9.2 - Wave Velocity Propagation Questions

"In 1945, John Wheeler and his graduate student Richard Feynman, then at Princeton University, proposed a novel way of looking at light that gives the backward-in-time solutions of Maxwell's equations equal status with the forward-in-time solutions. John Wheeler, author of a seven-pound paperback book on gravity, is presently director of a fundamental physics research center in Austin, Texas. Richard Feynman, who received the Nobel prize for developing an improved quantum theory of electromagnetic radiation, is remembered in some circles as "the Groucho Marx of physics" for his humorous and irreverent behavior. The Wheeler-Feynman model, called the "absorber theory of radiation," makes electromagnetism a two-way street as far as the time dimension is concerned. They base their time-symmetric theory on the assumption that every light wave emitted by an atom must be absorbed by another atom and that these two events, light emission plus light absorption, should be considered as a single inseparable process. [See Connecting Link, Sympathy]

According to the Wheeler-Feynman theory . . . radiation occurs in two steps. First atom A emits a half-sized (retarded) wave that travels forward in time at a speed of 186,000 mps to the absorber atom B. Atom B recoils as it takes up this light's momentum. Then, stimulated by its recoil motion, atom B emites a half-sized (advanced) wave that travels backwards in time at a speed of 186,000 mps to atom A. Atom A recoils as it takes up this advanced wave's momentum. [See Law of Force]

In order for light to be emitted it must be connected to some future absorber by a two-way retarded-advanced wave handshake process. Because of the need for the presence of absorbers, the absorber theory predicts that if there are none in a particular direction in Space, then light will refuse to shine in that particular direction! If absorber theory is correct, your flashlight would go out whenever you shine it up into the night sky in the direction of an "anti-emission locus" — a region of Space entirely devoid of absorbers of light in the frequency range of your flashlight. In certain other directions, containing only a few absorber atoms, your flashlight would dim, but not go out. Only in those directions in which light was totally absorbed would the flashlight be able to shine at its full brightness." [(Nick Herbert, Faster than Light: Superluminal Loopholes in Physics)]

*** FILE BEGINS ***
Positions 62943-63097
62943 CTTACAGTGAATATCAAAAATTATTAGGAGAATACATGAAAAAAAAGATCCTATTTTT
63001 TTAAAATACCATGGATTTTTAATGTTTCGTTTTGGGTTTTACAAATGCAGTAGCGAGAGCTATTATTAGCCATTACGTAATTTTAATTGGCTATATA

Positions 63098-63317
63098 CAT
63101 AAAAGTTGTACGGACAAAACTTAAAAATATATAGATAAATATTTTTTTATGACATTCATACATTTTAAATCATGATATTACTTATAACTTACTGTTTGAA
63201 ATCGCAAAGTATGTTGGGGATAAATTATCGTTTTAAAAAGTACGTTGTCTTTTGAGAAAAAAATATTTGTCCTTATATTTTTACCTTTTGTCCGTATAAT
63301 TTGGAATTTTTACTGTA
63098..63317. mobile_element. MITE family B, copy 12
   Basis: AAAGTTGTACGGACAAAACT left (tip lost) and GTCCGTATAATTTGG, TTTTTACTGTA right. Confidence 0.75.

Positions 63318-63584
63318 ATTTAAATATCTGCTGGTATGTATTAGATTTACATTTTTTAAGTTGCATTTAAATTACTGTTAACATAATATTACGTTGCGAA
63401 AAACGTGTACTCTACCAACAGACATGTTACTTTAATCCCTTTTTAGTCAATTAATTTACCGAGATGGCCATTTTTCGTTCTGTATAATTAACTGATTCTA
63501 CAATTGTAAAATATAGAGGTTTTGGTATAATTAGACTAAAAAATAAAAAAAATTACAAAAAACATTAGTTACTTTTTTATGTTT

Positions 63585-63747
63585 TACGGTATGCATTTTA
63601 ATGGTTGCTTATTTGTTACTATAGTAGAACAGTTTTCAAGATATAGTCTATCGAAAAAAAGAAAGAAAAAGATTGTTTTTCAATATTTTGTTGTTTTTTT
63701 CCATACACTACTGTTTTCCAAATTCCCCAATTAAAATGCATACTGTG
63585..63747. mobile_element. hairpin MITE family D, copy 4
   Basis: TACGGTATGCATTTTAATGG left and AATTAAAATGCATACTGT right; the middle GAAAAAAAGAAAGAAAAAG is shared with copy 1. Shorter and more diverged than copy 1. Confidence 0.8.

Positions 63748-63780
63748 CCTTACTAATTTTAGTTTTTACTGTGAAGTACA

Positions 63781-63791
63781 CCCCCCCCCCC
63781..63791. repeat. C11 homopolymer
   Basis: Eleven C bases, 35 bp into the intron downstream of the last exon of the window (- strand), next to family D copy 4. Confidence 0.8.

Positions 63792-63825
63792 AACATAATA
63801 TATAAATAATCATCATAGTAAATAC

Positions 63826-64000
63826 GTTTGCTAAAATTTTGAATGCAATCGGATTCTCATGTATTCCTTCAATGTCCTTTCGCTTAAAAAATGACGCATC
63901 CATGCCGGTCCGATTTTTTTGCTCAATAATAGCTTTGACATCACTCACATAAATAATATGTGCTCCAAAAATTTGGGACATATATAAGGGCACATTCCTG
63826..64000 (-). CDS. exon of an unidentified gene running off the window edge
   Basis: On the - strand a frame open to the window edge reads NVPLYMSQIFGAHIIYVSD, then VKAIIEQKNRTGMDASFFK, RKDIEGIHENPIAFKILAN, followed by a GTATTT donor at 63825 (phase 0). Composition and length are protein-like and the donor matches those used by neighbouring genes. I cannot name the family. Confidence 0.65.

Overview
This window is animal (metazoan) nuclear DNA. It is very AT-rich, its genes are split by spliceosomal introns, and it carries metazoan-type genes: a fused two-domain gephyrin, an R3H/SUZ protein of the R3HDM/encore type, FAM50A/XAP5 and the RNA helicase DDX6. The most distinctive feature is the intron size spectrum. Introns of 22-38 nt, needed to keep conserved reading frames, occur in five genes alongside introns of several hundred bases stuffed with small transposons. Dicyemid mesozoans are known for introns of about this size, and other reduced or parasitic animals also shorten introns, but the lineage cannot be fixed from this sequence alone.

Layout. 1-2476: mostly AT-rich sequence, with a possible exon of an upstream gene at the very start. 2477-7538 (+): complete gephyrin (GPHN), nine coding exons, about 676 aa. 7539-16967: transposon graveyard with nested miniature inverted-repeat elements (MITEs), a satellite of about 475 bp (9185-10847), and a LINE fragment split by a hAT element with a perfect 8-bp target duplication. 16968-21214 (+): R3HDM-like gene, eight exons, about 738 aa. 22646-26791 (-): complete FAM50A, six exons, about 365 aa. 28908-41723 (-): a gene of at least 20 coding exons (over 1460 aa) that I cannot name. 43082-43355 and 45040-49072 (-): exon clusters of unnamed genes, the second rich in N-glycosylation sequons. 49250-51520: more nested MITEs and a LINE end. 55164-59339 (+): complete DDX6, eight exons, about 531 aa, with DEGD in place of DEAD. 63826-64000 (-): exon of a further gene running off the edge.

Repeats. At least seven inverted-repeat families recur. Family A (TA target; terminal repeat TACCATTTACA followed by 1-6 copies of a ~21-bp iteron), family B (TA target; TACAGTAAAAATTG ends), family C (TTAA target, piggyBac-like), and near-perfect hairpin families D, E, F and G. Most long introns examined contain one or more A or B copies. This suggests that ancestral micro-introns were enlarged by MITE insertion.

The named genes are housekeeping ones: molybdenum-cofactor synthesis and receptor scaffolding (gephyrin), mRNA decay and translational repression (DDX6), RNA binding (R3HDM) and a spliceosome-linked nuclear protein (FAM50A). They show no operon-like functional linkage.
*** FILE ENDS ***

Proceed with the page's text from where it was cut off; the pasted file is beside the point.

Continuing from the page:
[See Keely's Law of Force wherein the above paragraph is clearly illustrated.]
[See Keelys Forty Laws numbers 12 through 17.]

The molecular range has less density than the atomic or Etheric. The atomic has a density between the molecular and the Etheric. The Etheric has a much higher density than either of the two others. It is a rule of thumb in vibration science that the higher the density of the media the higher the rate of wave or disturbance propagation through that media. Therefore a vibration set up in the molecular range will induce overtone vibrations in its concurrent Etheric harmonic range which Etheric vibrations will propagate at a much higher rate (appearing nearly instantaneously) while the molecular propagation is just getting started to propagate. This near instantaneous Etheric propagation of sound (longitudinal or compression) waves is the basis behind what is now being called quantum entanglement which is really sympathetic vibration and/or sympathetic oscillation wherein "spooky action at a distance" is witnessed but not understood. [Dale Pond, See Action at a Distance]

See Also

9.1 - Propagation Function and Rates
9.12 - Velocity of Sound and its Propagation Rate are Proportional
9.2 - Wave Velocity Propagation Questions
9.34 - Wave Propagation
17.04 - Speed of Gravity Propagation
Action at a Distance
Compression Wave Velocity
Dynaspheric Force
Law of Force
Pseudo Velocity Shock Spectrum
Quantum Entanglement
Sympathetic Oscillation
Sympathetic Vibration
Table 9.1 - Velocity of Sound in various Materials
Universal Heart Beat
Velocity of Sound
Wave Field

Created by Dale Pond. Last Modification: Friday September 13, 2013 04:27:10 MDT by Dale Pond.